Water, Wine, Wind, Fire

Four Pictures of the Holy Spirit

November 13, 2009 | Ray Pritchard

Are you spooked out by the Holy Spirit?

Perhaps I should say, “Are you spooked out by the Holy Ghost?” Lots of Christians are, you know. They say things like, “I know about God the Father, and I know about Jesus, but the Holy Spirit is a mystery to me.” You may remember the story about the little boy who liked to scare people by saying, “Boo! I’m the Holy Ghost.”

That story is apt because the Holy Spirit (“Ghost” is the older term) scares many Christians. Maybe they’re heard things or seen things on TV. Or perhaps the idea of a “Holy Spirit” seems hard to grasp. We understand the concept of God the Creator, and we certainly know about Jesus who walked among us 2000 years ago. But the Holy Spirit is another matter. Where does he fit in?

Many years ago I was asked to write a book on the names of the Holy Spirit. In fact, it was the first book I ever wrote. Moody Publishers gave me the topic and turned me loose. Not knowing what to do, I scoured a few theology books and didn’t find much about the names of the Holy Spirit. And on my own I could come up with “Holy” and “Spirit” and “Comforter.” Knowing that three names wouldn’t make a very long book, I sat down at my desk with an open Bible on one side and a concordance in the other. And I just started in Genesis and went through the whole Bible, looking for names (or titles or symbols) of the Holy Spirit. I found my first one in the second verse of the Bible (“Now the earth was formless and empty, darkness was over the surface of the deep, and the Spirit of God was hovering over the waters” Genesis 1:2). I found another one in Genesis 2 and another one in Genesis 6. With that, I was off and running. When I was finished I had found over 100 names of the Holy Spirit, the last one being in Revelation 19:10, “The testimony of Jesus is the spirit of prophecy.”

By the time I finished the book (Names of the Holy Spirit), I was amazed and overwhelmed by how many times he appears in the pages of Holy Scripture. I realized that God wants us to know a lot about the Spirit because he tells us about him in so many different places.

One of the oldest prayers of the church contains only three words: “Come, Holy Spirit.” Here is the ultimate irony of this message. Because the Holy Spirit opens our eyes to see spiritual truth, we need the Holy Spirit to understand the Holy Spirit! So we pray “Come, Holy Spirit, and help us to know you better. Amen.”

The Bible gives us many images, pictures and symbols of his work. In order to help us, I’ve chosen four of the best-known pictures of the Spirit. Each one reveals a different aspect of his ministry in our lives.

We need the Holy Spirit in order to understand the Holy Spirit!
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“Whoever believes in Me, as the Scripture has said, streams of living water will flow from within him” (John 7:38).

These dramatic words came from the lips of Jesus as He spoke to a vast crowd gathered in Jerusalem for the last and greatest day of the Feast of Tabernacles. As the assembled multitudes strained to hear His words-some curious, others skeptical, still others moved by a deep inner need-Jesus offered them something that only God could provide-“streams of living water” that would flow from within them out to the world around them. Lest anyone misunderstand His words, John tells us in verse 39 that “He meant the Spirit.” In short, Jesus was offering something brand new in the history of the world, a complete inner transformation by means of the Holy Spirit.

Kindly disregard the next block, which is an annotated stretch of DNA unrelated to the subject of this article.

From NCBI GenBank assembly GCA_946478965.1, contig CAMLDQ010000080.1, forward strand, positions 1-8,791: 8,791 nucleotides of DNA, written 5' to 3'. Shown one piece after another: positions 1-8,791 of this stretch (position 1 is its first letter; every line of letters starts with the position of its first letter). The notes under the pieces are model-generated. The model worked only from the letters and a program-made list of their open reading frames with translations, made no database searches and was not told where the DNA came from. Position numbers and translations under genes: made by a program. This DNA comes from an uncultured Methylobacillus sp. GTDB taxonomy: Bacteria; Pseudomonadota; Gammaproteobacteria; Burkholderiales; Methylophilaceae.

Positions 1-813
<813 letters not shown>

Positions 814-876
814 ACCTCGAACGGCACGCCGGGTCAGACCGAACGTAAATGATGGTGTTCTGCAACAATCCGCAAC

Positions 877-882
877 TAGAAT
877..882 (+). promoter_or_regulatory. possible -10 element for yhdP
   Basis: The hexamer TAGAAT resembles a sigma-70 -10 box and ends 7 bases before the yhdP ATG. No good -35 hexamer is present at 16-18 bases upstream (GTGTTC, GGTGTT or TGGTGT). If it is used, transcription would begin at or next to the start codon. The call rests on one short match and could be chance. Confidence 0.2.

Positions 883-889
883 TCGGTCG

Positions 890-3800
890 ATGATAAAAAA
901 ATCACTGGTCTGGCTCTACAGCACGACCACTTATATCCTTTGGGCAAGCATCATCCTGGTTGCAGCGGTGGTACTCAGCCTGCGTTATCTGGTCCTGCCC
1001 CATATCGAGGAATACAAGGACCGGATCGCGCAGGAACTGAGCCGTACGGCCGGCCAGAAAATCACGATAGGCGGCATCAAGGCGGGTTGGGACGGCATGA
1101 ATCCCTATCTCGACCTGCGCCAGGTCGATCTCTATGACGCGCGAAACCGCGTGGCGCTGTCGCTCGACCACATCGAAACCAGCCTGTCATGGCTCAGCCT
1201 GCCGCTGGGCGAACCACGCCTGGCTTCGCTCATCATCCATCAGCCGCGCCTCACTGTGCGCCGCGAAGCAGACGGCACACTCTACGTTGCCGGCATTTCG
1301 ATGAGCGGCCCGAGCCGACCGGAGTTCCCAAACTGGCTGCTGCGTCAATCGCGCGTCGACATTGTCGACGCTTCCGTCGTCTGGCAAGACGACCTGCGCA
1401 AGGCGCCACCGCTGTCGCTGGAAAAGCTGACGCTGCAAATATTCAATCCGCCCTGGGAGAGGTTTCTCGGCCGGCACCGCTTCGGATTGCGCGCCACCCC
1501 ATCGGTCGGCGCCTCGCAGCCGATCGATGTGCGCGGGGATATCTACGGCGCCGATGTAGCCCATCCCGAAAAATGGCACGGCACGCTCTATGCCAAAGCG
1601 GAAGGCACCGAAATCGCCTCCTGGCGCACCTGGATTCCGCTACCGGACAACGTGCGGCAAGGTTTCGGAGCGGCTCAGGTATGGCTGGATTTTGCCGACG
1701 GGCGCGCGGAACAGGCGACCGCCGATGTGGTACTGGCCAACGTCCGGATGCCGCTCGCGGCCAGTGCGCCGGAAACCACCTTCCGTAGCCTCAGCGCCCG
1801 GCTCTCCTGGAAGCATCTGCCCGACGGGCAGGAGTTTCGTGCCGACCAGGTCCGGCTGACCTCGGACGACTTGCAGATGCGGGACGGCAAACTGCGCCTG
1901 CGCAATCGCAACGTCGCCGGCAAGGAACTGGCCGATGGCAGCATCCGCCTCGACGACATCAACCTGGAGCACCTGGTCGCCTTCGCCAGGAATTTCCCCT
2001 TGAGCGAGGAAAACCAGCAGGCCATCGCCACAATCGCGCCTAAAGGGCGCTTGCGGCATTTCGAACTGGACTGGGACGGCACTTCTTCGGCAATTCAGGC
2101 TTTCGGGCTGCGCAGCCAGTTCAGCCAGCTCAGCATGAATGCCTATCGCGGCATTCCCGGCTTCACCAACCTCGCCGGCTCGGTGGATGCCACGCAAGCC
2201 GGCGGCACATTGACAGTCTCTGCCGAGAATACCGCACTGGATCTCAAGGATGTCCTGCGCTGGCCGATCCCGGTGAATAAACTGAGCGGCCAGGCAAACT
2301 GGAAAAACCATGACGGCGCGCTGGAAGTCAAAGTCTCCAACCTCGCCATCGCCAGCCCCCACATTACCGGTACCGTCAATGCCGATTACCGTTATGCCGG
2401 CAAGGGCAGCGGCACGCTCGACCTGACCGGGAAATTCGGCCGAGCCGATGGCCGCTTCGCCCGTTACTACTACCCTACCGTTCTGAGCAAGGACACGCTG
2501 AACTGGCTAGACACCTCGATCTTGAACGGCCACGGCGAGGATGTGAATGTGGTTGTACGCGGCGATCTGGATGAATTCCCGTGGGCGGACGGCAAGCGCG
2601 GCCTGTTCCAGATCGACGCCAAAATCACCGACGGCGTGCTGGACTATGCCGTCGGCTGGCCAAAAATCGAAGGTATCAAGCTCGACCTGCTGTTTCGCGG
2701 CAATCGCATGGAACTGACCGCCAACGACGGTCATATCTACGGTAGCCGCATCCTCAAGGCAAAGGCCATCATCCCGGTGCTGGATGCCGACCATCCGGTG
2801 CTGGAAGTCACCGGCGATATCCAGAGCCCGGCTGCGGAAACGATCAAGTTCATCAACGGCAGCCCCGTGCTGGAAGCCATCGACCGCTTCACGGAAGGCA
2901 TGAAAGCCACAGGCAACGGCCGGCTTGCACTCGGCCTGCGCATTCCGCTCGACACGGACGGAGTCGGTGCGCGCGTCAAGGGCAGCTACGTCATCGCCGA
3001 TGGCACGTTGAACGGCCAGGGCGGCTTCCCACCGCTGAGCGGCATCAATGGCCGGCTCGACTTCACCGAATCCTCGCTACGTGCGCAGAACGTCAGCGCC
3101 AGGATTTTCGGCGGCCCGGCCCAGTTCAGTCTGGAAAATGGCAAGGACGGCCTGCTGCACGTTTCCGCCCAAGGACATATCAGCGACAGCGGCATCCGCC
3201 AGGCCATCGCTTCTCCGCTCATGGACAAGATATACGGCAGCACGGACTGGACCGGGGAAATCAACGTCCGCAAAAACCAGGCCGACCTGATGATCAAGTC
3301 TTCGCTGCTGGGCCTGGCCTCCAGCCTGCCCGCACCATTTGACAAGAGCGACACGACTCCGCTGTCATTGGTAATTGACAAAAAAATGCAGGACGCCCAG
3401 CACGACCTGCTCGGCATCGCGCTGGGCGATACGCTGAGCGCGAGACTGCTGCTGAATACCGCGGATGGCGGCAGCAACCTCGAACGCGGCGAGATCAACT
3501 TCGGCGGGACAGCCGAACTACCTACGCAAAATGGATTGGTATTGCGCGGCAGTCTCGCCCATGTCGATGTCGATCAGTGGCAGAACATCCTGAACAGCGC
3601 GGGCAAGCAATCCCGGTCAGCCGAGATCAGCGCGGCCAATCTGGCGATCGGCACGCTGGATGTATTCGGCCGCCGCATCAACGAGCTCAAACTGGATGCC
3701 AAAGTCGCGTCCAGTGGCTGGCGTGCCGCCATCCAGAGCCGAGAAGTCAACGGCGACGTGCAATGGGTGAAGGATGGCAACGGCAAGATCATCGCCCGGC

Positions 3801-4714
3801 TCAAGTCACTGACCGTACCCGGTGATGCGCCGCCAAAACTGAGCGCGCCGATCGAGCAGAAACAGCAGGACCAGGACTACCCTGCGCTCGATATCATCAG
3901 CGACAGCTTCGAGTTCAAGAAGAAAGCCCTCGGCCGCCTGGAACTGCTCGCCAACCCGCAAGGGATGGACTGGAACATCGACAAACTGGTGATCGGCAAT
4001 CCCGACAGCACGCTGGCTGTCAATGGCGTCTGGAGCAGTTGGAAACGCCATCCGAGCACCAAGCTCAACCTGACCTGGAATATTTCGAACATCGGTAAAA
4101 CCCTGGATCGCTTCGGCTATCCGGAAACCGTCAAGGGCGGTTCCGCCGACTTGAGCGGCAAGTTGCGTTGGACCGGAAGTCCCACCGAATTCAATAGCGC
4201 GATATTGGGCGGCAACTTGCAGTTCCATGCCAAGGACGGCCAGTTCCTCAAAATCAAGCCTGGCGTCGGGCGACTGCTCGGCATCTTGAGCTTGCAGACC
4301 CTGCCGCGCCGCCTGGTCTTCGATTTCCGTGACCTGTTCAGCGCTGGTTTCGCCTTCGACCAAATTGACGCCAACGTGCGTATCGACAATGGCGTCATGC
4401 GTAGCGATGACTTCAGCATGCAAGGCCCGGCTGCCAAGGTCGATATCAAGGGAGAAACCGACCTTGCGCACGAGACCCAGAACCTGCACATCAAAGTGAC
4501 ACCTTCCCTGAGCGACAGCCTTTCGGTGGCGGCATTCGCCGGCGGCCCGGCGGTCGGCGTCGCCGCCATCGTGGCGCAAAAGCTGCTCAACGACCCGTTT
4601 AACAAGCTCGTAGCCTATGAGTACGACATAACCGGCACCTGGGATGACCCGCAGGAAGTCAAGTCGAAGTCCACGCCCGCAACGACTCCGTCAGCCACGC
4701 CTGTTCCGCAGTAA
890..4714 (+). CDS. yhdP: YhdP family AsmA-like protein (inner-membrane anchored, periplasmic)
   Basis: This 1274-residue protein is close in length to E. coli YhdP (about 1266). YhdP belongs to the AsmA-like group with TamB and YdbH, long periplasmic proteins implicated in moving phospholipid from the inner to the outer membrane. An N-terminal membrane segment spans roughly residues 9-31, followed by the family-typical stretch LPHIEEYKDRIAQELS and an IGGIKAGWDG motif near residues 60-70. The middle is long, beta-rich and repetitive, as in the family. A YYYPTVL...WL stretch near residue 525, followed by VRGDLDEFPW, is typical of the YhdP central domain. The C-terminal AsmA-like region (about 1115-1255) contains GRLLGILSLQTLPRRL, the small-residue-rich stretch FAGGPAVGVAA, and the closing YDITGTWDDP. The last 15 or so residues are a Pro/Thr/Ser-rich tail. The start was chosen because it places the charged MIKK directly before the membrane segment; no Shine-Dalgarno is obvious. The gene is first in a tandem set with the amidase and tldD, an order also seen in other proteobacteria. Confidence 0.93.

Jesus’ words must have shocked His hearers with their stunning simplicity: “If anyone is thirsty, let him come to me and drink” (v. 37). That short statement contains the essence of the Gospel message. It is centered in a person-Jesus Christ. It is offered to all without restriction-If anyone. It is predicated upon human need-If anyone is thirsty. It demands a personal response-Let Him come to me. It invites personal participation-and drink.

What a wonderful picture of how the Spirit works in the human heart. Those who come to Christ find “living water” that satisfies the deep thirst within. Through the indwelling Holy Spirit, that “living water” produces a new life that eventually bubbles to the surface and becomes evident to others. Living water won’t become stagnant. It always produces a dynamic, abundant, exciting new life.

Those who respond to the call receive the Holy Spirit as a permanent, indwelling, life‑changing presence. To speak of “streams of living water” highlights four facts about the Spirit’s ministry in the believer:

*He takes up residence within the “inner being.”
*He “flows” with an inexhaustible supply.
*He brings the life of God to the soul.
*He satisfies the deep thirst inside every heart.

Finally, this word picture also seems to imply a “flowing out” from inside the believer to the lives of those around him or her. As the “living water” flows from within, other thirsty people will wonder, “He (or she) used to be thirsty just like me. Where did all that water come from?”